Reason why over ten legs are attached in Byeoru of Silla
- Nasdaq, S&P 500 retreat as rate hike fears cool stock rally
- Disney (DIS) Stock Gains on Disney+ Beat and Raised Prices, Earns Upgrade to Buy
- Sonos Plunges as Weak Demand Prompts Outlook Cut, Analyst Seeks to See More Stabilization in Business
- AppLovin (APP) Shares Drop After Earnings Miss, Analyst Sees Growing Risks
- Bumble (BMBL) Falls on Slashed Revenue Guidance, Q2 Results Seen as 'Solid'
Get instant alerts when news breaks on your stocks. Claim your 1-week free trial to StreetInsider Premium here.
GYEONGJU, South Korea, June 27, 2022 /PRNewswire/ -- The Gyeongju National Research Institute of Cultural Heritage(the GNRICH) announced a report on last 28th that provides evidence why there are more than 10 legs attached on Byeoru, excavated in Gyeongju Wolseong.
Byeoru, a tool for writing a letter by dipping it in ink, was a precious tool which only higher classes were able to use, who were literate.
In general, the number of excavated Byeoru is very small, usually found within 10 pieces in domestic heritage sites. However, they were extensively excavated in Gyeongju Wolseong, where royal palaces of Silla were located.
About 140 pieces of Byeoru were discovered at the building site inside Wolseong and hundreds of pieces of Byeoru were also excavated in Haeja, a pond surrounding the palace.
Since it was necessary to write documents on paper at major national facilities, the building site where a lot of Byeoru were excavated is presumed to be a major government office during that period.
Interestingly enough, Byeoru of Silla has legs in showy patterns. Byeoru which has several legs is called "Dagakyeon," mainly three to as many as ten.
Special Byeoru with a lot of legs where animal patterns are engraved on are extensively excavated at the center of the capital of Silla. Hence, it can be presumed that "Dagakyeon" with a lot of legs where animal patterns are engraved on, was a high-quality product used at royal palace of Silla.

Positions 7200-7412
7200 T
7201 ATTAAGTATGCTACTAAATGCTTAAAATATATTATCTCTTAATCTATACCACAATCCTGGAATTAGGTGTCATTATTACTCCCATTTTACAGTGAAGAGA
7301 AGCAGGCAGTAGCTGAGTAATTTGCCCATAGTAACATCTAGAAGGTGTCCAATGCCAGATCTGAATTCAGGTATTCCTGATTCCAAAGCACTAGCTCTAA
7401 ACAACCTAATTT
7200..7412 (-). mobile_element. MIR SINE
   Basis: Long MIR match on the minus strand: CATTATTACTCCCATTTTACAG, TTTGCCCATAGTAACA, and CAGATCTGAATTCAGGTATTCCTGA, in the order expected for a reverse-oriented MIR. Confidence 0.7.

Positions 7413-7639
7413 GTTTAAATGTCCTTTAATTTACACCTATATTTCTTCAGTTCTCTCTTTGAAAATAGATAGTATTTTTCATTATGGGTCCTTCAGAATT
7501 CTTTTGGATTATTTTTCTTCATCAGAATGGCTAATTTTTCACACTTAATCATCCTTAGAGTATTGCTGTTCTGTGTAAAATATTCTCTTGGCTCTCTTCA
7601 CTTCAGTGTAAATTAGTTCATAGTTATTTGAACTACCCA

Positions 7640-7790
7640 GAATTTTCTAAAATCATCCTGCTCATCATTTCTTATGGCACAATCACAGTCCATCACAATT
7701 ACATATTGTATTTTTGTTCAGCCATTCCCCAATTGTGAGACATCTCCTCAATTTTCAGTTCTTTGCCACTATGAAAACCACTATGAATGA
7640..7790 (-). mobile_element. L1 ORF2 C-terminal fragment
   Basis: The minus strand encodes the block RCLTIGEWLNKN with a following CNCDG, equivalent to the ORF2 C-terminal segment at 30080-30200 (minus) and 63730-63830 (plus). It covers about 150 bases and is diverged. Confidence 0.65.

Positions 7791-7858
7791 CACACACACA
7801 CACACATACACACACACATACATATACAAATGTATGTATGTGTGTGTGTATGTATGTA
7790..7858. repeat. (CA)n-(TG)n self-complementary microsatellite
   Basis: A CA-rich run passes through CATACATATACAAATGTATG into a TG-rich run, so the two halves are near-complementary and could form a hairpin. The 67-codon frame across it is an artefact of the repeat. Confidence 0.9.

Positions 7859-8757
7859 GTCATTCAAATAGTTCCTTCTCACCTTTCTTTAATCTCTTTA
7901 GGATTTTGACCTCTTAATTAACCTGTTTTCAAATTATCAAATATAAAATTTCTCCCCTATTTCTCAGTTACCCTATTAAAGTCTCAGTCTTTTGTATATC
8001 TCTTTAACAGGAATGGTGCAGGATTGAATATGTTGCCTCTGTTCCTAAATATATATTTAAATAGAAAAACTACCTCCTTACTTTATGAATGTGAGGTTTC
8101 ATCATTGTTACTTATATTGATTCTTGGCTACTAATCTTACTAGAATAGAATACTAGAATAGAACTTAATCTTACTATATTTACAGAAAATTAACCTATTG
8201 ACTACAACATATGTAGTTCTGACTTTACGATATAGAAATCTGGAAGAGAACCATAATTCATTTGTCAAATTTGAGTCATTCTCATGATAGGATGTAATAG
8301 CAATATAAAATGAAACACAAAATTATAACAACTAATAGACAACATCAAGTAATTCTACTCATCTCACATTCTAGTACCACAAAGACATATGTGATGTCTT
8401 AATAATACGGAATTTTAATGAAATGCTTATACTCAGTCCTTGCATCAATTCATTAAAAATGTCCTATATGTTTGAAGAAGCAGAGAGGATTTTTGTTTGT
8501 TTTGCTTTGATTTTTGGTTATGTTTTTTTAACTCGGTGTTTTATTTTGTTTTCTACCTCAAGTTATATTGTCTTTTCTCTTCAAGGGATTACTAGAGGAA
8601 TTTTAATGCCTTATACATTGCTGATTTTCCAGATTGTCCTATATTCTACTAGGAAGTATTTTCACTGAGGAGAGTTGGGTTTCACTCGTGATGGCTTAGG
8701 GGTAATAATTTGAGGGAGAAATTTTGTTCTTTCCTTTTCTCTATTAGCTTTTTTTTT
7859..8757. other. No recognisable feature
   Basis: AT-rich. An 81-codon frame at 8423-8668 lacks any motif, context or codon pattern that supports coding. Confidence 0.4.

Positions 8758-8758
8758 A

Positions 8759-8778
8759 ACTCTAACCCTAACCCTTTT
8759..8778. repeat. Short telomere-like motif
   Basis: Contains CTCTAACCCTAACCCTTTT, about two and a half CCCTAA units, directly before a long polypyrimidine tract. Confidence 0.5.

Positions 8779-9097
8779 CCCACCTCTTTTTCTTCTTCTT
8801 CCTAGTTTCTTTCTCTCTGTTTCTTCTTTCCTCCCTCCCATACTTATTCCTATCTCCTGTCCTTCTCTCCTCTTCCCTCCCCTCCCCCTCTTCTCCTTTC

Then where did Byeoru of Silla originate from?
Judging from the production technology and similarity of form, it can be said that Byeoru of Silla is deeply related to that of Chinese during the Sui Dynasty and Tang Dynasty, or that of Baekje.
Initially, Byeoru of Silla was made similar to that of ancient China or Baekje during the Sabi period, but after the appearance of Byeoru with patterns of animal faces, it became the representative Byeoru form of Silla.
The Gyeongju National Research Institute of Cultural Heritage created representative characters called "Gguri" and "Duduri," modernly reinterpreting the shape of pig and goblin expressed in the legs of Byeoru.
Since 2019, "Gguri" and "Duduri" have been promoting Gyeongju Wolseong, holding the millennial history of Silla.
SOURCE The Gyeongju National Research Institute of Cultural Heritage
Serious News for Serious Traders! Try StreetInsider.com Premium Free!
You May Also Be Interested In
- Experts Warn Against Biden's Proposed 1031 Exchange Limits
- CorpHousing Group Inc. Announces Listing on Nasdaq and Pricing of $13.5 Million Initial Public Offering
- Sony Electronics' Xperia PRO and Xperia PRO-I Smartphones Offer New External Monitor Capabilities
Create E-mail Alert Related CategoriesPRNewswire, Press Releases
Sign up for StreetInsider Free!
Receive full access to all new and archived articles, unlimited portfolio tracking, e-mail alerts, custom newswires and RSS feeds - and more!